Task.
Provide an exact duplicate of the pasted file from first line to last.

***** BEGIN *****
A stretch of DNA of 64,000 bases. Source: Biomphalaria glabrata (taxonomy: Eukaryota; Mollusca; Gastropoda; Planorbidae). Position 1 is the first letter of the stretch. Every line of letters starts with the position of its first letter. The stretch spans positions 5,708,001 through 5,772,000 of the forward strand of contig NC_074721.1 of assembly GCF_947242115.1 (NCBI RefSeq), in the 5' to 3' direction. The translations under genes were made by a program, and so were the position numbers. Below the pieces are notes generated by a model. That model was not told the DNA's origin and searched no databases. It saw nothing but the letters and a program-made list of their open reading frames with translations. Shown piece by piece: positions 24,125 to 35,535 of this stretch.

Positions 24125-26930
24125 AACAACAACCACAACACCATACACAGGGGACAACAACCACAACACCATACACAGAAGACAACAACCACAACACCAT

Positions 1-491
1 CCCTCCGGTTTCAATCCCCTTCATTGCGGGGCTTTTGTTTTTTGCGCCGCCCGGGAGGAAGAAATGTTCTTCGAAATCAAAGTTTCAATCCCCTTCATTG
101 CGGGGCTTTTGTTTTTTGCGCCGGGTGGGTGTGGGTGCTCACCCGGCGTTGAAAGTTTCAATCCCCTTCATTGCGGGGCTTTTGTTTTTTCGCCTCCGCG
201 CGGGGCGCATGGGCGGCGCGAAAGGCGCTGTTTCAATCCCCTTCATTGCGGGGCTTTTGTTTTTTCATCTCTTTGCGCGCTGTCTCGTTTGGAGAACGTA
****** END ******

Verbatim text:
A stretch of DNA of 64,000 bases. Source: Biomphalaria glabrata (taxonomy: Eukaryota; Mollusca; Gastropoda; Planorbidae). Position 1 is the first letter of the stretch. Every line of letters starts with the position of its first letter. The stretch spans positions 5,708,001 through 5,772,000 of the forward strand of contig NC_074721.1 of assembly GCF_947242115.1 (NCBI RefSeq), in the 5' to 3' direction. The translations under genes were made by a program, and so were the position numbers. Below the pieces are notes generated by a model. That model was not told the DNA's origin and searched no databases. It saw nothing but the letters and a program-made list of their open reading frames with translations. Shown piece by piece: positions 24,125 to 35,535 of this stretch.

Positions 24125-26930
24125 AACAACAACCACAACACCATACACAGGGGACAACAACCACAACACCATACACAGAAGACAACAACCACAACACCAT

Positions 1-491
1 CCCTCCGGTTTCAATCCCCTTCATTGCGGGGCTTTTGTTTTTTGCGCCGCCCGGGAGGAAGAAATGTTCTTCGAAATCAAAGTTTCAATCCCCTTCATTG
101 CGGGGCTTTTGTTTTTTGCGCCGGGTGGGTGTGGGTGCTCACCCGGCGTTGAAAGTTTCAATCCCCTTCATTGCGGGGCTTTTGTTTTTTCGCCTCCGCG
201 CGGGGCGCATGGGCGGCGCGAAAGGCGCTGTTTCAATCCCCTTCATTGCGGGGCTTTTGTTTTTTCATCTCTTTGCGCGCTGTCTCGTTTGGAGAACGTA